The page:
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dc.contributor.authorDoropoulos, Christopheren_US
dc.contributor.authorWard, Selinaen_US
dc.contributor.authorMarshell, Alyssaen_US
dc.contributor.authorDiaz-Pulido, Guillermoen_US
dc.contributor.authorMumby, Peter J.en_US
dc.date.accessioned2017-05-03T15:43:53Z
dc.date.available2017-05-03T15:43:53Z
dc.date.issued2012en_US
dc.identifier.issn1939-9170en_US
dc.identifier.doi10.1890/12-0495.1en_US
dc.identifier.urihttp://hdl.handle.net/10072/50802
dc.description.abstractNewly settled recruits typically suffer high mortality from disturbances, but rapid growth reduces their mortality once size-escape thresholds are attained. Ocean acidification (OA) reduces the growth of recruiting benthic invertebrates, yet no direct effects on survivorship have been demonstrated. We tested whether the reduced growth of coral recruits caused by OA would increase their mortality by prolonging their vulnerability to an acute disturbance: fish herbivory on surrounding algal turf. After two months' growth in ambient or elevated CO2 levels, the linear extension and calcification of coral (Acropora millepora) recruits decreased as CO2 partial pressure (pCO2) increased. When recruits were subjected to incidental fish grazing, their mortality was inversely size dependent. However, we also found an additive effect of pCO2 such that recruit mortality was higher under elevated pCO2 irrespective of size. Compared to ambient conditions, coral recruits needed to double their size at the highest pCO2 to escape incidental grazing mortality. This general trend was observed with three groups of predators (blenny, surgeonfish, and parrotfish), although the magnitude of the fish treatment varied among species. Our study demonstrates the importance of size-escape thresholds in early recruit survival and how OA can shift these thresholds, potentially intensifying population bottlenecks in benthic invertebrate recruitment.en_US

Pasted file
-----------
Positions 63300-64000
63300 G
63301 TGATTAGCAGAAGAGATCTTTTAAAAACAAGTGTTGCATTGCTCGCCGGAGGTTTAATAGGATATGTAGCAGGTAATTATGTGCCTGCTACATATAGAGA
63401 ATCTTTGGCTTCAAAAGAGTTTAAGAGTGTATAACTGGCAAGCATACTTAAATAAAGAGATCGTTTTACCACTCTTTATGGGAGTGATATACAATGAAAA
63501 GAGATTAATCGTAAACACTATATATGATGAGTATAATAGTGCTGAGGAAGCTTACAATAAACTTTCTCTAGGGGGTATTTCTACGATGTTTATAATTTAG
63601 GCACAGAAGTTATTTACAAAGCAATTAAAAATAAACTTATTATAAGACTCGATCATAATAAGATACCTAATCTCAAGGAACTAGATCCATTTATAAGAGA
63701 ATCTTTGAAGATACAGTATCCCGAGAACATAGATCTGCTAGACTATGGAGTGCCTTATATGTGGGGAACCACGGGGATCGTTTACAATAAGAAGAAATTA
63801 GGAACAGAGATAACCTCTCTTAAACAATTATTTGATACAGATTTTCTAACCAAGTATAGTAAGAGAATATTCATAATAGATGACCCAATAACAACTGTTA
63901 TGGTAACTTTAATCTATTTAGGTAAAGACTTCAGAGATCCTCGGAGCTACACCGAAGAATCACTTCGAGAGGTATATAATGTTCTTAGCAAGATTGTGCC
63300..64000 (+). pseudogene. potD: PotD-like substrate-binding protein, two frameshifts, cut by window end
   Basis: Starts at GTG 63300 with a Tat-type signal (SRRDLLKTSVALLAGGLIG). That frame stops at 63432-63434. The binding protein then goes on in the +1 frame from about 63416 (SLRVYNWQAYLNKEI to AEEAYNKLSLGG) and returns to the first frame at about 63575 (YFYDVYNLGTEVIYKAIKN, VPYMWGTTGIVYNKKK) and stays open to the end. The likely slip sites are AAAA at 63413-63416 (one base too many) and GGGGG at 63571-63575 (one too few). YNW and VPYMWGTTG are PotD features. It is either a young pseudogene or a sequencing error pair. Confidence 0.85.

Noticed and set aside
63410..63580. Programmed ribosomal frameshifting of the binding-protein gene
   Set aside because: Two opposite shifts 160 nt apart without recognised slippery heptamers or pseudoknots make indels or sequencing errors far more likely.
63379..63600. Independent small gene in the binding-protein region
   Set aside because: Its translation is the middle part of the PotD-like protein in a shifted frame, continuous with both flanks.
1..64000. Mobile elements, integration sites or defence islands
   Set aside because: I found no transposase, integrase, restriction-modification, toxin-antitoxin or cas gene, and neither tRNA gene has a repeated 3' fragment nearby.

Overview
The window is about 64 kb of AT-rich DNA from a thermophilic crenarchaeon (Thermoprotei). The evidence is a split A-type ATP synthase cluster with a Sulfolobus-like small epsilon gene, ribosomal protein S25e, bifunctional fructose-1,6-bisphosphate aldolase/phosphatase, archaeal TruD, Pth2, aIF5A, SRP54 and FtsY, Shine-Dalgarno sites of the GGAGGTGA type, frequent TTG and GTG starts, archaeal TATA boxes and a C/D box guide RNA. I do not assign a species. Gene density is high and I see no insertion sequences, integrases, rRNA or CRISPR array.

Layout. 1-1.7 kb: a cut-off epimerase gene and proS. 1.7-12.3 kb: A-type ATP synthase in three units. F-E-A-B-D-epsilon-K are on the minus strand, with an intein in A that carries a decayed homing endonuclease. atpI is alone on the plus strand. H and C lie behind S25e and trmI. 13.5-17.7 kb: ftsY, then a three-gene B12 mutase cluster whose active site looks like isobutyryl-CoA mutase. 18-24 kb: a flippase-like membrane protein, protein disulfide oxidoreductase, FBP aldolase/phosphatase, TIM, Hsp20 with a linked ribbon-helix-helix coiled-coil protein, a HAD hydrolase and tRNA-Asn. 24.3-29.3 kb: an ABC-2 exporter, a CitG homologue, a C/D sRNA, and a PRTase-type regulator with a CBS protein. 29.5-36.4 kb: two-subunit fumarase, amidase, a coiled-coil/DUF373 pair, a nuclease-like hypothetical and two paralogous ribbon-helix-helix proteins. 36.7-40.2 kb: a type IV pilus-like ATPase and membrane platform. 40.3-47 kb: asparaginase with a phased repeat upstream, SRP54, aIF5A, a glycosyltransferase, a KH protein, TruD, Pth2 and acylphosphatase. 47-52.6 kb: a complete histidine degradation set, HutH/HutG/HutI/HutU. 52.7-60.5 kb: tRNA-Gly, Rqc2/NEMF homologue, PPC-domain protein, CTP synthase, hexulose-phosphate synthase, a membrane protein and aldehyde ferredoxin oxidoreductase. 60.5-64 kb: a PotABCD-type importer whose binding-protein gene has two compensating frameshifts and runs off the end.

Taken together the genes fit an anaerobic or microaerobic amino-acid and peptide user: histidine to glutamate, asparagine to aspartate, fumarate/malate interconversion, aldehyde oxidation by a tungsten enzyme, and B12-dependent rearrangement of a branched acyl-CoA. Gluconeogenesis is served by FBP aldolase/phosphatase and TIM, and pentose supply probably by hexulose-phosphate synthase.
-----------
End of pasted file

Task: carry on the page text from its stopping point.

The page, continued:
dc.description.peerreviewedYesen_US
dc.description.publicationstatusYesen_US
dc.format.extent307357 bytes
dc.format.mimetypeapplication/pdf
dc.languageEnglishen_US
dc.language.isoen_US
dc.publisherJohn Wiley & Sonsen_US
dc.publisher.placeUnited Statesen_US
dc.relation.ispartofstudentpublicationNen_US
dc.relation.ispartofpagefrom2131en_US
dc.relation.ispartofpageto2138en_US
dc.relation.ispartofissue10en_US
dc.relation.ispartofjournalEcologyen_US
dc.relation.ispartofvolume93en_US
dc.rights.retentionYen_US
dc.subject.fieldofresearchMarine and Estuarine Ecology (incl. Marine Ichthyology)en_US
dc.subject.fieldofresearchEcological Impacts of Climate Changeen_US
dc.subject.fieldofresearchcode060205en_US
dc.subject.fieldofresearchcode050101en_US
dc.titleInteractions among chronic and acute impacts on coral recruits: the importance of size-escape thresholdsen_US
dc.typeJournal articleen_US
dc.type.descriptionC1 - Peer Reviewed (HERDC)en_US
dc.type.codeC - Journal Articlesen_US
gro.rights.copyright© 2012 Ecological Society of America. The attached file is reproduced here in accordance with the copyright policy of the publisher. Please refer to the journal's website for access to the definitive, published version.en_US
gro.date.issued2015-06-12T05:02:08Z
gro.hasfulltextFull Text


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